But have you ever asked yourself where the English word ‘Lord’ comes from? I was surprised and delighted to learn that it comes from the old English ‘hlafwaerd’ – and with a little imagination, we can guess what this means. ‘Hlaf’ is ‘loaf’ – the old English word for bread, which is still in use today – and ‘waerd’ is ‘warden’ or ‘keeper’. So the word ‘Lord’ means ‘keeper of the bread’ – in ancient times, this was the landowner who would command over servants and reap the bounty of the harvest, but in turn would be responsible for feeding all members of his extended household, including servants.
And, just as an aside, the word ‘lady’ comes from the old English ‘hlafdige’ – the loaf kneader. In short, the lady produced the bread, and the lord would administer it. Together, they provided the daily bread.
Yes, lord and lady had an elevated status, but their lord- and ladyship was based on a social contract; people submitted to and worked for a lord, and the lord knew that is was in his best interest to keep the servants fed well and distribute the daily bread fairly so that they were able to produce. The survival of the entire household, the entire tribe, the entire village depended on it.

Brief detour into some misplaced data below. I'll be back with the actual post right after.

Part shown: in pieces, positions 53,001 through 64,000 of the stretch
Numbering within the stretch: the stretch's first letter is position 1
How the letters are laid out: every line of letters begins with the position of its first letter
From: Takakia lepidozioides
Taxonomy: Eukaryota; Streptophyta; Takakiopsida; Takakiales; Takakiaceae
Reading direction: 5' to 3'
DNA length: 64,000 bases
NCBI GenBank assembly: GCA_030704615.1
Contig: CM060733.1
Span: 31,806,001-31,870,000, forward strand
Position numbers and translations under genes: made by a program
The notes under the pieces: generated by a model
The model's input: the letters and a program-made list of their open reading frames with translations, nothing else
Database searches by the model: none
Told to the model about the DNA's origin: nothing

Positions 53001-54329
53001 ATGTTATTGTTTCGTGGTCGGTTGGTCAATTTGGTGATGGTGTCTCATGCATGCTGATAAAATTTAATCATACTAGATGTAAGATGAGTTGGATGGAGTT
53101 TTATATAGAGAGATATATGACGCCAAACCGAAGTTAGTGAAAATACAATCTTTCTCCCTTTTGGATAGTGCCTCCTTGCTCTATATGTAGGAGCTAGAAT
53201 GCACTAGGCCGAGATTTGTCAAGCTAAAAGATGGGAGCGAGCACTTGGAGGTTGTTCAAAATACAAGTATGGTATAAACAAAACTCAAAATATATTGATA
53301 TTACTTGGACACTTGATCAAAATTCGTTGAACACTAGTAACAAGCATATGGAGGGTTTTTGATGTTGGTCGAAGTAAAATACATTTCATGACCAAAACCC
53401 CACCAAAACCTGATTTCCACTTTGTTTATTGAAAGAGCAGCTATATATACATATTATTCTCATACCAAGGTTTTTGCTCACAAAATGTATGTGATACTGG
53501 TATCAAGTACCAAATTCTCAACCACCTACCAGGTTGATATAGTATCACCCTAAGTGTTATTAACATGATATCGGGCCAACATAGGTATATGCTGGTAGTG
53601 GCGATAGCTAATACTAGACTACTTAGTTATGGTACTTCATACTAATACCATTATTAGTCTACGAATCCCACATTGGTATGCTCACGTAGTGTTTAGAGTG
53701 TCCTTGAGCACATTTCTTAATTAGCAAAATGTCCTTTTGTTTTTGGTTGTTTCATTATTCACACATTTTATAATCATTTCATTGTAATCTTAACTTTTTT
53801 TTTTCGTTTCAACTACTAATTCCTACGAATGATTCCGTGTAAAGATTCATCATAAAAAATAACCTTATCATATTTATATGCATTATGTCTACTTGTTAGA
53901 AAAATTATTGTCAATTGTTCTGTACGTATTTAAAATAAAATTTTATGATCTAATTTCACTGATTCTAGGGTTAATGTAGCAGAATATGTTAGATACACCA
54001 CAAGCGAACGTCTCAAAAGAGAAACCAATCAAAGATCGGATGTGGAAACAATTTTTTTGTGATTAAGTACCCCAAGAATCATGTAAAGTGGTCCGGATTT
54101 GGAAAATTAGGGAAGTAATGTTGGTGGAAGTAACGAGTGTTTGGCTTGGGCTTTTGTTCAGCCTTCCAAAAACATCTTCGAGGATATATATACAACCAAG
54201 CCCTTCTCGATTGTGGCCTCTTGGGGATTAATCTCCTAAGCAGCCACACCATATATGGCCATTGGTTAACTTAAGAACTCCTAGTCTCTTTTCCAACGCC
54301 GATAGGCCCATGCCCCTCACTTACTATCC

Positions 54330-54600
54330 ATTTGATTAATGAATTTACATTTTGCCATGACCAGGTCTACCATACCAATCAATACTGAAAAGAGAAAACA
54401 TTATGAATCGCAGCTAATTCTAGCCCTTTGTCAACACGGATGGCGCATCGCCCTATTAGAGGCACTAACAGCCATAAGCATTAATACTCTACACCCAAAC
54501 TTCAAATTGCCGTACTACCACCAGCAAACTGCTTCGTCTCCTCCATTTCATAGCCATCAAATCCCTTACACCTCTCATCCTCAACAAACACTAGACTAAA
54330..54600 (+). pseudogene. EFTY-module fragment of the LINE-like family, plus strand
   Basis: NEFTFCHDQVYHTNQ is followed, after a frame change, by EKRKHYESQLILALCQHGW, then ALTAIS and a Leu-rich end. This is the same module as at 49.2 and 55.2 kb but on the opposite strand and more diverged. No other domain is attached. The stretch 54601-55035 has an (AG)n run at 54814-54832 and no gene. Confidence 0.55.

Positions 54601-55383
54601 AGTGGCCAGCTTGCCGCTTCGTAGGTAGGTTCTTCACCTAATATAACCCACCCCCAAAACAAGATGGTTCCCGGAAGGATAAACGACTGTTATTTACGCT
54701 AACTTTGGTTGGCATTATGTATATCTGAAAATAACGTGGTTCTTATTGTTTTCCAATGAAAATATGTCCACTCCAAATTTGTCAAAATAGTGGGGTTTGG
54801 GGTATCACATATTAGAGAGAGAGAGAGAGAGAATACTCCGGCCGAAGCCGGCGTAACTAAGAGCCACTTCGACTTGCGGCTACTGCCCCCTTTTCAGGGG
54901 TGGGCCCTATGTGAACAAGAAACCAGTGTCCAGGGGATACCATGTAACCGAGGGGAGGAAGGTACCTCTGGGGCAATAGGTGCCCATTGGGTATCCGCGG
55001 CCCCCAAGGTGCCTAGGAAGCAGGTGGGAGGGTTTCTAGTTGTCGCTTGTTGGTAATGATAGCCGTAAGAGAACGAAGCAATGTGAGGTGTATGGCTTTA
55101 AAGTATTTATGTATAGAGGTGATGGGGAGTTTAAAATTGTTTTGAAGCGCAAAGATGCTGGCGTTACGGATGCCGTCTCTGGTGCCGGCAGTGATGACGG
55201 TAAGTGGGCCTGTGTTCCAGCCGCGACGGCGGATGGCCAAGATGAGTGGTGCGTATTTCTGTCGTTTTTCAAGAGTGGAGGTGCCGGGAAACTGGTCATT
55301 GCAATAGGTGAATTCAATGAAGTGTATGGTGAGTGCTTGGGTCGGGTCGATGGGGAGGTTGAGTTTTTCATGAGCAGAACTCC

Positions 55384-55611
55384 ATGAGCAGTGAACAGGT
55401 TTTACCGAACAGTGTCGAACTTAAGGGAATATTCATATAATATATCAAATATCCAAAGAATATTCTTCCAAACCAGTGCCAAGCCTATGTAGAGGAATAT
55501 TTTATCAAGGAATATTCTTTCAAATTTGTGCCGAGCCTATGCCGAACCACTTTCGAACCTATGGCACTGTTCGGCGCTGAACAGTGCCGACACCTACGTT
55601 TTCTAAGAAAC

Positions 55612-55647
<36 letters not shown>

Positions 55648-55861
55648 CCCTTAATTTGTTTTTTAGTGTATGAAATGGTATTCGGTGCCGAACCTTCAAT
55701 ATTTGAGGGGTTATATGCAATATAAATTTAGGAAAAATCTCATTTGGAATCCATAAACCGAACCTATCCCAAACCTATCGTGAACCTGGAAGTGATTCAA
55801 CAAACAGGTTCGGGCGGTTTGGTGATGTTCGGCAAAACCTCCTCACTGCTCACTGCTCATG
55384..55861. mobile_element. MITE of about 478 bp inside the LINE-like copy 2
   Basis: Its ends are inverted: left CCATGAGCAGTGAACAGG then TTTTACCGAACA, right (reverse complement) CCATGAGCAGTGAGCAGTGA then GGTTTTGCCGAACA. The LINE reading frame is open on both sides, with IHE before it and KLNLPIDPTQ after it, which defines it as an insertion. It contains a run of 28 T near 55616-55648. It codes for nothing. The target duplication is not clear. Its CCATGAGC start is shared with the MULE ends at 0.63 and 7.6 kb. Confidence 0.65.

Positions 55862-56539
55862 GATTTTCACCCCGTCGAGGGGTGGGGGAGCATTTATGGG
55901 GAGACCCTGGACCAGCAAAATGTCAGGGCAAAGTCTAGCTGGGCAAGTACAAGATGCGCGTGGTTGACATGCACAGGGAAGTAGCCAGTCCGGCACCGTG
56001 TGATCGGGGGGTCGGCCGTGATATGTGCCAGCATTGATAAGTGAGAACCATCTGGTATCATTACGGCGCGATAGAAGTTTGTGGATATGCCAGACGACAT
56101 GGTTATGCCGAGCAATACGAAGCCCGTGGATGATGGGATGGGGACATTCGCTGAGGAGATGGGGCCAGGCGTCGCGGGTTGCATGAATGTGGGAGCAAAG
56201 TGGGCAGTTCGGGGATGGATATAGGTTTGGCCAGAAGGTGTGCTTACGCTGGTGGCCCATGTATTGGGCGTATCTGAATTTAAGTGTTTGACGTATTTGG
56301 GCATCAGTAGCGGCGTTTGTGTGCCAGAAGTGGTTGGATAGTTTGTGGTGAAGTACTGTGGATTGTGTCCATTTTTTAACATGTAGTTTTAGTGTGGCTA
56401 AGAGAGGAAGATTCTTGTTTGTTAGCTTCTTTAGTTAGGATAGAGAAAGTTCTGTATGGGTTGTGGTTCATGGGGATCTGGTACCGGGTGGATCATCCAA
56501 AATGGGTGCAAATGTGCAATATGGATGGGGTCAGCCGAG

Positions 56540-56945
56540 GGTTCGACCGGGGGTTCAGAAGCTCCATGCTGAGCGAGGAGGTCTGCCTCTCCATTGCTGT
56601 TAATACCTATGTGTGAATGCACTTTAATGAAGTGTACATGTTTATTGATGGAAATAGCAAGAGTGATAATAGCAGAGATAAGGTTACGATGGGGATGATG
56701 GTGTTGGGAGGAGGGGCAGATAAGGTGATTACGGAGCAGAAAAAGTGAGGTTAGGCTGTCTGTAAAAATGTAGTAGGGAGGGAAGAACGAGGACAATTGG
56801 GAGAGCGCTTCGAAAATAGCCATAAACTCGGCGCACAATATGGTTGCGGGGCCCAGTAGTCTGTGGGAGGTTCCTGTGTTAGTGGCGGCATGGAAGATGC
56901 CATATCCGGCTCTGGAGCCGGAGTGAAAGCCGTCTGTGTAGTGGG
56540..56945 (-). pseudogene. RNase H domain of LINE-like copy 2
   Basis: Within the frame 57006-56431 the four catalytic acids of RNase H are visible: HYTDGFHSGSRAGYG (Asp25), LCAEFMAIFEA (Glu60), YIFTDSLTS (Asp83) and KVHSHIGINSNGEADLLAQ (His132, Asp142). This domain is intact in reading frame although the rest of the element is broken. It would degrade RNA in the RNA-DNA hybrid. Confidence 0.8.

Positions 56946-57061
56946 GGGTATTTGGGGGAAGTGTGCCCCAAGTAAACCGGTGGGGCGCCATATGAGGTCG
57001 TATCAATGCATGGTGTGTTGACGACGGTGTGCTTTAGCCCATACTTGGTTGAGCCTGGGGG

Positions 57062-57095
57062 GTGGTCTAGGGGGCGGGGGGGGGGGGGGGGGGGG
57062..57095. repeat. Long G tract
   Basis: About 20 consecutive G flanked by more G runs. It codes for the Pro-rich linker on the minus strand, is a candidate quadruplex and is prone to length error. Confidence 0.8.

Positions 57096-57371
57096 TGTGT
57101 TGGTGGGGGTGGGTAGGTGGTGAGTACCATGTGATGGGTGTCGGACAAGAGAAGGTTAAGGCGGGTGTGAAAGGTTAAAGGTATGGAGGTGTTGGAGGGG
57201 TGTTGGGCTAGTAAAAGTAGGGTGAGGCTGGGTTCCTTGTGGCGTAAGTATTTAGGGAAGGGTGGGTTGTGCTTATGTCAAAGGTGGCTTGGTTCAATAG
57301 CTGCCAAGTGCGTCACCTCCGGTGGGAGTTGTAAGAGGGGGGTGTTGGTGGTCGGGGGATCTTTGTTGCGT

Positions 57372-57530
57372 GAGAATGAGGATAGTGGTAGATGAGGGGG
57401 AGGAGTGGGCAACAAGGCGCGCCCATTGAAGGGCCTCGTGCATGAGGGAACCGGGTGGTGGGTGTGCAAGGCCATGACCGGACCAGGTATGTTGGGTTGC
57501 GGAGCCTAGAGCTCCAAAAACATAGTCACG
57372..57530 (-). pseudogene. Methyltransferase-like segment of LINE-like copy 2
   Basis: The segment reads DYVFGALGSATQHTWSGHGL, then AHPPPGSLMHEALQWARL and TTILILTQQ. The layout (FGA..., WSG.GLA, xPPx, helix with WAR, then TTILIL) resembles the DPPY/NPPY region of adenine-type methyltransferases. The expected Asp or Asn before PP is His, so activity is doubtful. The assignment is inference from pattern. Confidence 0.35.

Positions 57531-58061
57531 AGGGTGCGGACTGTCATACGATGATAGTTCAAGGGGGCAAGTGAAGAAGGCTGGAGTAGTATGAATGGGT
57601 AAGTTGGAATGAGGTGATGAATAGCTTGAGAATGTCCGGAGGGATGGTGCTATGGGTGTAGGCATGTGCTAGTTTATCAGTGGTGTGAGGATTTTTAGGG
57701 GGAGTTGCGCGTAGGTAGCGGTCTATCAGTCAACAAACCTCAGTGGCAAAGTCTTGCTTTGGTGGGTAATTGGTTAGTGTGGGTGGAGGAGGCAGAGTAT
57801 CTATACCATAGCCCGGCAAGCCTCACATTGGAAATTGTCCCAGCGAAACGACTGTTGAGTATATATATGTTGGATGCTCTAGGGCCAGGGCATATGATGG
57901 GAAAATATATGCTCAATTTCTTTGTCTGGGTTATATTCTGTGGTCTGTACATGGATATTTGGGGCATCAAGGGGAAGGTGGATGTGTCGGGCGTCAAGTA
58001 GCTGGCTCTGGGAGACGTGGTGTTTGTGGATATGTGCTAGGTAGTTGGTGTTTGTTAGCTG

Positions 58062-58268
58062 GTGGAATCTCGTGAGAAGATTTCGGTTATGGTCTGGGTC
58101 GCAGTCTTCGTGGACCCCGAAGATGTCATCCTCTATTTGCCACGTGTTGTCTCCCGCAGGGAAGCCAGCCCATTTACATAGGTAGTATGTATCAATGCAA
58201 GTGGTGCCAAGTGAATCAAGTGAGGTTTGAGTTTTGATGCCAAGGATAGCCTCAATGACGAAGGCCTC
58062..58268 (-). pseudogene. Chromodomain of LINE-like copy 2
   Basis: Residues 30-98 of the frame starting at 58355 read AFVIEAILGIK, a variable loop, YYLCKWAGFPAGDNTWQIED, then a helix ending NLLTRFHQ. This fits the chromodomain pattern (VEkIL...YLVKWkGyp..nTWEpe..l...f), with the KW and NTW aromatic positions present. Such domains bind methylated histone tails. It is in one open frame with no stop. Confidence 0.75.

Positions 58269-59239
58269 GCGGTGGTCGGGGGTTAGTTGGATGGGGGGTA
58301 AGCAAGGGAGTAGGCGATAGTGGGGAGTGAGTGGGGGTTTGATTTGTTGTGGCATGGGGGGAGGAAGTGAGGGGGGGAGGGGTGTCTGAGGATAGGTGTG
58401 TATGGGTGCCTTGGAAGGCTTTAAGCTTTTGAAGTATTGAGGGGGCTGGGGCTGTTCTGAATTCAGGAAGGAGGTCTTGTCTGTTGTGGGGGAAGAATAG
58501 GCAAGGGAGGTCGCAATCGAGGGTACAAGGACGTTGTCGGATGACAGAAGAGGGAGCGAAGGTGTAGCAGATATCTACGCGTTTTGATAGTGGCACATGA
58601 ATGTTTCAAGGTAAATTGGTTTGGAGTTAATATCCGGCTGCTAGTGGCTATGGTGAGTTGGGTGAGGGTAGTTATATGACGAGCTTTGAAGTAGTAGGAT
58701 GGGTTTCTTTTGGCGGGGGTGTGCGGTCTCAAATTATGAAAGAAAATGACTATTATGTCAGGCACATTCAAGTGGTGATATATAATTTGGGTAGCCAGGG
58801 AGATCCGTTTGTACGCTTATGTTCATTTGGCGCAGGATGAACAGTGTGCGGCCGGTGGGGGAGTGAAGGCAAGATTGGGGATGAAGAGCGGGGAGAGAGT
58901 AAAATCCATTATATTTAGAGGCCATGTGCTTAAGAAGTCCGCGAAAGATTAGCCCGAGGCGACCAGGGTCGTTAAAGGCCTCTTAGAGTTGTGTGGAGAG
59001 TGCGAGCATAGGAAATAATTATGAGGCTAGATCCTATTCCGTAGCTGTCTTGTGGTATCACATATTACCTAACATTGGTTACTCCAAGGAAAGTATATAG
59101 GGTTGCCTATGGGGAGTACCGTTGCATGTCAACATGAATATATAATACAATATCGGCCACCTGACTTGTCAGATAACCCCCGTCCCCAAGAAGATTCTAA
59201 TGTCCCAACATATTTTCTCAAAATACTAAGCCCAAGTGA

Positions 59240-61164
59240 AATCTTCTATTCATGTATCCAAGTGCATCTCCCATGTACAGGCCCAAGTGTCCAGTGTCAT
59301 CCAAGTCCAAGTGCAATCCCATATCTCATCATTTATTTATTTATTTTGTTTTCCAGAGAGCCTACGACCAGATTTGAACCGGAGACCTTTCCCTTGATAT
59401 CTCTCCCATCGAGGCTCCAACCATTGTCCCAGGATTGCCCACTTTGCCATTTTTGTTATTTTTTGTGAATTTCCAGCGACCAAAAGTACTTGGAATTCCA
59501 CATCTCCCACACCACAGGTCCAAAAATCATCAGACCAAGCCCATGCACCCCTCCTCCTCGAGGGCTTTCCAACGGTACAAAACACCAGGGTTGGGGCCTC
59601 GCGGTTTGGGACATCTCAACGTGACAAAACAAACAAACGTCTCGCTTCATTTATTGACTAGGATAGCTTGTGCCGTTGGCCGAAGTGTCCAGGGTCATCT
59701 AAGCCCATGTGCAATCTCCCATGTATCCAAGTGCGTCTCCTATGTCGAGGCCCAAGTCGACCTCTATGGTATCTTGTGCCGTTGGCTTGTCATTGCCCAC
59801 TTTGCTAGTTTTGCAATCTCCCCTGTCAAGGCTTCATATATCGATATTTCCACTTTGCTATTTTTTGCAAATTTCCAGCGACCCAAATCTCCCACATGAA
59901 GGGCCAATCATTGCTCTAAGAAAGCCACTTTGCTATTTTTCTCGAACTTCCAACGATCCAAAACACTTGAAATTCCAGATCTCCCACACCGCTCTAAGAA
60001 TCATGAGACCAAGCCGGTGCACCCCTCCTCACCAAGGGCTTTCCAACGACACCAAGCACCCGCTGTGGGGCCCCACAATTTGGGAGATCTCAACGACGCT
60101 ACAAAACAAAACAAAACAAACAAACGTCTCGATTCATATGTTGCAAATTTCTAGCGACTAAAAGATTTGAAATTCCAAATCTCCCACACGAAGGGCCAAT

That’s why I said earlier that God has a special sense of purpose and humor: whenever we address Christ as Lord, we acknowledge that he is the loaf-keeper, the one who provides the bread of life for all in his household; who gives himself so that all may live.
The title ‘Lord’ reminds us that Christ is exalted and has ultimate power – but also that Christ cares about the relationship with all of us, that Christ cares about our needs, and shares freely all that we truly need: love, forgiveness, grace, mercy – and a place in God’s household, God’s kingdom of justice and peace, where everyone will be fed and filled and hunger will be no more.a
All this is offered to us when we break bread together in Christ’s name.
Picture by Wesual Click on unsplash.com